HIV/AIDS: The female condom showdown

Photo: Laura Lopez Gonzalez/IRIN
A flotation device?
JOHANNESBURG, 30 November 2012 (PlusNews) - Introduced more than 15 years ago, the female condom has gotten a bad rap, with some comparing it to having sex with a plastic bag, while many others still don't know about the only female-controlled HIV prevention method available.

Its uptake and distribution have been outpaced by traditional male condoms: according to a recent UNAIDS report, only one donor-funded female condom was available for every 10 women of reproductive age in sub-Saharan Africa last year. Even male condom distribution stood at a paltry nine per every man of the same age in the region.

As new versions of the female condom, or femidom, continue to be developed, IRIN/PlusNews asked one couple to test the newer FC2 female condom, which is said to be quieter and less expensive to produce than the original FC1 female condom, and its newer rival, the Chinese-produced Cupid. The two products are the only female condoms that have been prequalified by the World Health Organization. Prequalification is a service provided by the global health body to test the safety, quality and efficacy of medicinal products before they are released to the public.

She said

"I’d only ever used a female condom once. I remember application being tricky, awkward and involving something akin to the one-legged perching stance you assume when you first start using tampons as a girl - when the idea of having to stick your fingers up ‘there’ is simultaneously weird, gross and frightening. You imagine trips to the emergency room in some horribly embarrassing scene and having to admit to a nurse that you got it all wrong and need help to correct ‘the situation’.

“This time, I was pleasantly surprised. Application times for both the FC2 and the Cupid were roughly the same, and nearly equal to the time it takes to put on a male condom, but not without some serious preparation.

“The FC2 has six, relatively easy steps. The best part: there are pictures, which makes everything easier... But packed onto half of the Cupid’s purple, hulking pack are no fewer than 10 steps. Each step is explained in anywhere from two to four lines, accompanied by an itsy-bitsy picture, which in some cases also contains text you’d need a magnifying glass to read. Before using the Cupid, I took about five minutes to study the packet - after literally having to find my glasses. I put them on the bedside table by the Cupid in case I needed a quick refresher before use.

Photo: Lourenço Silva/PlusNews
New and improved?
“Actually inserting the Cupid was intimidating. This new version features a new circular sponge at the end, about the size of the top of a cool drink can. Intimidating doesn’t cover it. Actually, when we pulled it out, my partner actually said, ‘Whoa, that is not attractive,’ which is always what a girl wants to hear in compromising positions... I felt like my face was frozen in a really attractive ‘am I doing this right?’ look.

“I took a brief second to wonder how you’d pack more than one Cupid into your handbag - the thing is huge. I actually laughed out loud upon its removal because it looked like a really tiny flotation device.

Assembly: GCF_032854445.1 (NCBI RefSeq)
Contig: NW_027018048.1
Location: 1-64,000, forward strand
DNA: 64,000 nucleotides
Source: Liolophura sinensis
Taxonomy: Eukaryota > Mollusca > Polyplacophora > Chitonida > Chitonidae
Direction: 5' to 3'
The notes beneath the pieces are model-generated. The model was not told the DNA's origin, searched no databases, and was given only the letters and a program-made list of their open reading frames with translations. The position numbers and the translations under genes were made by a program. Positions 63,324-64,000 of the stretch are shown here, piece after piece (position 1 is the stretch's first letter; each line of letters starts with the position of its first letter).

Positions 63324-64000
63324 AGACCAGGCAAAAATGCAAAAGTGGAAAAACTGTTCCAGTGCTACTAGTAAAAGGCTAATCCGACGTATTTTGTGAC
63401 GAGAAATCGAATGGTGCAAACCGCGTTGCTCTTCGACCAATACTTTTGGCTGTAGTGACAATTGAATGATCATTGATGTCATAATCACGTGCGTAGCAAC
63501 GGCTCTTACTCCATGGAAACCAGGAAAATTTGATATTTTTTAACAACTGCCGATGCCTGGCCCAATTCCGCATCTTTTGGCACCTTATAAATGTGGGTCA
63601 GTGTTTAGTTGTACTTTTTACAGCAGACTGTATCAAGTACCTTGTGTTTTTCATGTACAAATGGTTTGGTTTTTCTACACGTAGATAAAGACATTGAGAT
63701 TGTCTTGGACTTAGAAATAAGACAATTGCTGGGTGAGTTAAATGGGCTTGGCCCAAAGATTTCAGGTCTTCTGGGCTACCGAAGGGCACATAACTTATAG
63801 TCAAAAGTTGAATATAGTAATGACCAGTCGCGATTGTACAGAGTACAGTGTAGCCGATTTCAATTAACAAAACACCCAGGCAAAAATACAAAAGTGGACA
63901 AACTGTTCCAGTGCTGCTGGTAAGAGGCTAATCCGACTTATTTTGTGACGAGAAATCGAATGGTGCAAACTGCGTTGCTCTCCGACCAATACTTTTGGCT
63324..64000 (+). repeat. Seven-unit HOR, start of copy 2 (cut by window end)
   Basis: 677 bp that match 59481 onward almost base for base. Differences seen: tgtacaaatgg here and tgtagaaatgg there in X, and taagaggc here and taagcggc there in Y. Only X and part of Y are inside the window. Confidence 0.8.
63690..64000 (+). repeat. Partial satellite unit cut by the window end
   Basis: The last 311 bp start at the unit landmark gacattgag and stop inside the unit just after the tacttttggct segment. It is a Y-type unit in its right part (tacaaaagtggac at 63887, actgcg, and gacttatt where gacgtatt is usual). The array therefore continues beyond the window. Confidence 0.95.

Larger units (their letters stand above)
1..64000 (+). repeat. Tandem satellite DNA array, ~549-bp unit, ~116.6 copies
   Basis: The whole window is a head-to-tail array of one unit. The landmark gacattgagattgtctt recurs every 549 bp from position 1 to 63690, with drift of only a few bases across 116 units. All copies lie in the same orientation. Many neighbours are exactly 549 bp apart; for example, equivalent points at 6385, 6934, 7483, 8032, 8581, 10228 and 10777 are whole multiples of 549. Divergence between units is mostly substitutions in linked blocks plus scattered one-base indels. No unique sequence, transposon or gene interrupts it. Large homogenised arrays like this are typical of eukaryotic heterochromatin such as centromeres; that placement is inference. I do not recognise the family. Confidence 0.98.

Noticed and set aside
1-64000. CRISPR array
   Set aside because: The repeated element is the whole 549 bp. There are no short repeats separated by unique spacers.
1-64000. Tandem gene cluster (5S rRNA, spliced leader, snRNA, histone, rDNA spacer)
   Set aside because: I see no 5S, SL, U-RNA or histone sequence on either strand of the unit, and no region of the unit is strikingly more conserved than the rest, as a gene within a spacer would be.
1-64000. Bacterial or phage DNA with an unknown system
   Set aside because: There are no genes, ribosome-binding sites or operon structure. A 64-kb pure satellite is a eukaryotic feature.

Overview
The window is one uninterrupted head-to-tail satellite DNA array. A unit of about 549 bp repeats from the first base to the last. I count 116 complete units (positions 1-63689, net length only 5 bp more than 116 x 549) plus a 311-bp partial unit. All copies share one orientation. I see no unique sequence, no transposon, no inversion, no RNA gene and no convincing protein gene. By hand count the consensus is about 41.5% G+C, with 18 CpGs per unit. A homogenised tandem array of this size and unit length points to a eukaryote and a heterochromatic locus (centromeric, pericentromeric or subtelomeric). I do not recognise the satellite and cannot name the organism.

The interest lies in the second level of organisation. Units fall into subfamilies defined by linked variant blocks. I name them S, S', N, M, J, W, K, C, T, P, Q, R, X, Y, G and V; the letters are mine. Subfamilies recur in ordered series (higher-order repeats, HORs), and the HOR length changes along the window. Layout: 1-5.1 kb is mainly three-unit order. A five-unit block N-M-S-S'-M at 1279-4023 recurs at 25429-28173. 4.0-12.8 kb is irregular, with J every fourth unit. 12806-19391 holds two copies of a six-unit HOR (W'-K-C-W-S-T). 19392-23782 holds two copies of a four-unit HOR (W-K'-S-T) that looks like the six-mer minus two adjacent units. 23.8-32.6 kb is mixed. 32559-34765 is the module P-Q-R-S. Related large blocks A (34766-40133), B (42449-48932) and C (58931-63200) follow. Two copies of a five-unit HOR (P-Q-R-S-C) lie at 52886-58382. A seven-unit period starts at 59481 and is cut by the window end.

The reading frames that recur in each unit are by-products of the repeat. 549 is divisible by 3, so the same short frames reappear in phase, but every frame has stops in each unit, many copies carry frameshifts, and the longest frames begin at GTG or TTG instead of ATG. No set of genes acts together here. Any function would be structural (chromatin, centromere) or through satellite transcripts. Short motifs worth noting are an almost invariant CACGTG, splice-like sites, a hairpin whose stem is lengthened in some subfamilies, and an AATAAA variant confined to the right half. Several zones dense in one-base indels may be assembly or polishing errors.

“To be honest though, once the Cupid was where it was supposed to be, it was leagues above the FC2 in feeling. But I couldn’t help focusing on making sure either femidom was where it should be during sex. I figure this is something you’d get over with practice, but it didn’t inspire a lot of position changes. And neither is it especially pretty - there’s still the outer ring hanging about - but it was still a far cry from a plastic shopping bag. There, I said it.

“My verdict: I still prefer traditional condoms, but then again, I don’t have to argue about condom use with my partner. Lucky girl.”

He said

“I was initially excited by trying out a new form of contraception, but with some heavy scepticism. The original was awkward to put on, and it’s a bit anxiety provoking because you don’t have the control you have with a male condom, which fits better to the body. Actually, it’s kind of scary in that way, even though you know they’re effective.

“With both condoms, it felt like there was more room for error than with male condoms. We read with the Cupid that you have to be careful about the penis going between the condom and the vagina. It makes me wonder if you could also have that problem with the original.

“Although the FC2 looks a lot better than the Cupid, it feels like FC2 skimps on lube. It’s really dry and because of that, it sticks to you the whole time. It kind feels like you’re having sex with a glove - not that I know what that feels like.

''It feels like you're having sex with a glove''
“With the Cupid, in some ways you feel freer as a guy, without having something strapped to your penis. You might have a bit more freedom - being a man - with the feeling of the female condom, but you have more freedom to do stuff like change positions when wearing the male condom.”

“I couldn’t feel the sponge [of the Cupid]. I know people have said it’s supposed to add something in terms of feeling, but I’m not 100 percent convinced.

The verdict

“We’d pick the Cupid over the FC2 any day, but won’t be moving to female condoms any time soon. Well, if we could even find them.”


Theme (s): Gender Issues, HIV/AIDS (PlusNews),

[This report does not necessarily reflect the views of the United Nations]

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